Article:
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Orders of the Day — Government Contracts (Major Reid-Kellett).

Part of the debate – in the House of Commons on 2nd May 1940.

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Photo of Mr George Garro-Jones Mr George Garro-Jones , Aberdeen North

I am glad that the hon. Gentleman feels anxious about this matter. If he feels so concerned to rebut charges of corruption and dishonesty, why does he not assent here and now to an independent commission of inquiry to investigate the charges? What is the use of appointing one of his hon. and learned Friends to report to the Minister upon these charges? That is a travesty of aninquiry. If the hon. Gentleman feels so concerned to protect the reputation of these contractors against these charges, he has an easy way out, and I invite him to take it in the interest of his own reputation and of proper administration. What is the main object of this discussion? Here we are dealing with charges and with offences which are not susceptible of proof except by a most fortunate accumulation of circumstances. The desire to disclose maladministration and corruption is up against a tremendous" hushing up" power. The hon. Gentleman knows that as well as I do.

This is the case of an ex-officer of His Majesty's Forces who was awarded the Distinguished Service Order in the last war, and is a fellow member of that Order with the hon. Gentleman. He was also awarded the Military Cross. He held His Majesty's commission up to the rank of major. He is supported by fellow ex-officers—men who have also held His Majesty's commission. He has inter-viewed hon. Members of this House. My hon. Friend the Member for Ipswich (Mr. Stokes) has seen him, and I have seen him, and I am convinced, not, perhaps, of his 100 per cent. discretion—I admit that he may be a tactless individual—but I am convinced that he is a man of sincerity and courage. He has offered to produce witnesses to substantiate his charges. He has not been given an opportunity to produce those witnesses in court—not even to the hon. and learned Member deputed to conduct this inquiry. This House surely has some sort of reputation to maintain, and the hon. Gentleman will do himself small justice if he takes up the attitude that his sole duty is to protect the Department against a conviction of maladministration. I hope that, whatever happens, this ex-officer, who has rendered a definite service to the country and has done something which requires a tremendous amount of courage, will not be kicked out on to the streets as though he were a criminal.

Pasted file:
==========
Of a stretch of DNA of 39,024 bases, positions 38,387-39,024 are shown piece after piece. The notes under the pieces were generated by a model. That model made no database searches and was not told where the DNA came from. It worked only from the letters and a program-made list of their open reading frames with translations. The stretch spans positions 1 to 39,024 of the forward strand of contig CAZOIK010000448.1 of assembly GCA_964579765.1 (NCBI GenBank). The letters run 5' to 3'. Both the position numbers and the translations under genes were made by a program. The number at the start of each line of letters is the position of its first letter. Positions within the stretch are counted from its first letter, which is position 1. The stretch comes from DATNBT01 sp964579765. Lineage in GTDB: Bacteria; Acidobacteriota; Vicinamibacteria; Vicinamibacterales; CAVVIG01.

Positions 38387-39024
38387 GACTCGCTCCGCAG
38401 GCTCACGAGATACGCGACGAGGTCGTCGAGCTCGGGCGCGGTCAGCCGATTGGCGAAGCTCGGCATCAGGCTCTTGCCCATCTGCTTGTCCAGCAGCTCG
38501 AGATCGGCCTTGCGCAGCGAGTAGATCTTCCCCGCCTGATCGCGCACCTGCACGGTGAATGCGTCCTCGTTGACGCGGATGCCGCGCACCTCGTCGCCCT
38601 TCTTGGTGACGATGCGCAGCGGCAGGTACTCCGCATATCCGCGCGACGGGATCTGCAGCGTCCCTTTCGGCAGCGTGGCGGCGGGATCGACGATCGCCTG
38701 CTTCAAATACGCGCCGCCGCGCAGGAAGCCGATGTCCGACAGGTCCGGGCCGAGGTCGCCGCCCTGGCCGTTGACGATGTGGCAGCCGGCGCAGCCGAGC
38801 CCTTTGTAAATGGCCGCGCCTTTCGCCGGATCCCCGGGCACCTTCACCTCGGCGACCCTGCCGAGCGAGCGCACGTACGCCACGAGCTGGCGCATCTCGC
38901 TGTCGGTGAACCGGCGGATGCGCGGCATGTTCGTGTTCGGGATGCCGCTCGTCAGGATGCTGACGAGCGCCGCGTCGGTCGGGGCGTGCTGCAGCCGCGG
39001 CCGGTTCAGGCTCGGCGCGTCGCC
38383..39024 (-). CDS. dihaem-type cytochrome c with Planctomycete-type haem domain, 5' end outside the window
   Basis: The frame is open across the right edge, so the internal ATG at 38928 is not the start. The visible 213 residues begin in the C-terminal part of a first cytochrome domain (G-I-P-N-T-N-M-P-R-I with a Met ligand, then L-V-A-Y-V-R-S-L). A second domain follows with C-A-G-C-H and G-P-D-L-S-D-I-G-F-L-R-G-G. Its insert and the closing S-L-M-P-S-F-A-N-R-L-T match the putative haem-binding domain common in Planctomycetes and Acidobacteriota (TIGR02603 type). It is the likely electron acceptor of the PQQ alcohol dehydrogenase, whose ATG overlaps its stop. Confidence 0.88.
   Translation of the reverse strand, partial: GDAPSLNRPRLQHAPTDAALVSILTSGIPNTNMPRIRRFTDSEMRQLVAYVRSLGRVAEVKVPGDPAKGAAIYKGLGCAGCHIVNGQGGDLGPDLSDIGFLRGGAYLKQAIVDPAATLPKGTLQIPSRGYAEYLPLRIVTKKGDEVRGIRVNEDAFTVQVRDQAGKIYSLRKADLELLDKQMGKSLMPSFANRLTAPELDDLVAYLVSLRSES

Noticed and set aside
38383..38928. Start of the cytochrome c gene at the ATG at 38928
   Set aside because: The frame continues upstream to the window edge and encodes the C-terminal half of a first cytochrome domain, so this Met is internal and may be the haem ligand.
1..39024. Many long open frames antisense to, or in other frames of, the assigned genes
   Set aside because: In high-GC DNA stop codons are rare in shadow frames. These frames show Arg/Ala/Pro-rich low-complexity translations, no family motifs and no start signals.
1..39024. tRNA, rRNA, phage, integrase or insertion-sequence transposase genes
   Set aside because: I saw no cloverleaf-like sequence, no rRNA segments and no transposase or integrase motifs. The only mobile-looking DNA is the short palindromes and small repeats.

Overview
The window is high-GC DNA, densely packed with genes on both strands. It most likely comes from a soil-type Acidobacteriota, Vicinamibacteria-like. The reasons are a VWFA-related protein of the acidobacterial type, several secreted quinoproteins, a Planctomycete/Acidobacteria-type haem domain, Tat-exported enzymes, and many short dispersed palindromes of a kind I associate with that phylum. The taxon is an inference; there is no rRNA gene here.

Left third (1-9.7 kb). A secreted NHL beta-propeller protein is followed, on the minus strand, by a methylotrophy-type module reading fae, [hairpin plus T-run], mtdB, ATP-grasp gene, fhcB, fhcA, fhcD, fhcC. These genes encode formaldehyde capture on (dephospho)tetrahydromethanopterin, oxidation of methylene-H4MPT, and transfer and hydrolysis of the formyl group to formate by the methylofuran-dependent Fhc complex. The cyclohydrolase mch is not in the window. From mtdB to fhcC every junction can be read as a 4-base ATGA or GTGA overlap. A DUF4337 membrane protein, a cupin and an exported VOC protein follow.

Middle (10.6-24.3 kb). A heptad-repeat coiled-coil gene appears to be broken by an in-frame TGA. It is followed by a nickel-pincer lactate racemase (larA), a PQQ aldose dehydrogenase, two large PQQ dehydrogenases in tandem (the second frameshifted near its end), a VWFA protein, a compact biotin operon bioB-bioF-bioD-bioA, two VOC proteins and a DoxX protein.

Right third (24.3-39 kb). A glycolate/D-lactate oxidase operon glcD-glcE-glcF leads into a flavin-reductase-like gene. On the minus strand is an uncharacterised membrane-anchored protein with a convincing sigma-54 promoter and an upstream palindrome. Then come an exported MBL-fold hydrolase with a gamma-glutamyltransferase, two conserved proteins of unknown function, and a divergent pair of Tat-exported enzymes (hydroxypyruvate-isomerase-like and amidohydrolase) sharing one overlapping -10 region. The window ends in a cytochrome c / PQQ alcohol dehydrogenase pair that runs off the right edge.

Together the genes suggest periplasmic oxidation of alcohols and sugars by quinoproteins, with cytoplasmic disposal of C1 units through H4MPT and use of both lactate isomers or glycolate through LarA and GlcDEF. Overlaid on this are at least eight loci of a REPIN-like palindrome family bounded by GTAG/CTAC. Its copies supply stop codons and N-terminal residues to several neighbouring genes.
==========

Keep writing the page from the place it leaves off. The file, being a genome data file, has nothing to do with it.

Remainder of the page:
I propose to read to the House the answer which was given to him when he produced these charges. I think the House ought to hear it, and I hope the House will support us in our demand that he should be reinstated, or at any rate that there should be an inquiry, and that if these charges are found to have some foundation, that he should be re-employed. It would certainly be to the advantage of the Government to re-employ him. What was his offence? His offence was that he put these matters in rather crude language. This is the letter which constituted his dismissal. It was written by the chief engineer of the Southern Command, referring to the complaint preferred by Major Reid-Kellett: It must be abundantly obvious that I am quite unable to forward Mr. Reid-Kellett's memorandum as written. While I am willing to believe that the writer is sincerely convinced that serious irregularities have occurred involving loss to the Exchequer, his method of presentation is so crude and unbalanced as to defeat its own object. Furthermore, it contains adverse criticism of his superior officers and is, in general, couched in terms wholly inadmissible in official correspondence. If Mr. Reid-Kellett desires to continue this correspondence, he must understand that his letters must conform to the standard of moderation and courtesy expected of Government employees. Moderation and courtesy are qualities which we all admire—but not when they are accompanied by failure to criticise maladministration and corruption. I do not hesitate to use that word, because on the facts which Major Reid-Kellett has put forward, I am satisfied that there has been gross corruption in the building of these camps, and if it is desired to rebut the charge, the obvious course is open. What are these technical regulations of the Civil Service? What do they avail against a man who is prepared to come forward and say, "I can show you how hundreds of thousands of pounds have been misspent."? As I say, I have seen Major Reid-Kellett. He has had painful experiences since the last war. He has been through a prolonged period of suffering, anxiety, and insecurity. Whose personality can stand against 20 years of terrible worry? Is it proposed to apply the same standard of courtesy and politeness to a man in that case? Under strain, men tend to become a little unbalanced, and a man of the world can make allowances for one whose conscience is, obviously, operating as this man's is, in the public interest. I do not propose to detain the House. I make an appeal to the hon. Gentleman opposite. Give this ex-officer a chance to substantiate his charges. If he is able to do so even in part, he will have done a service to the State, and he should be reinstated in employment under the War Office.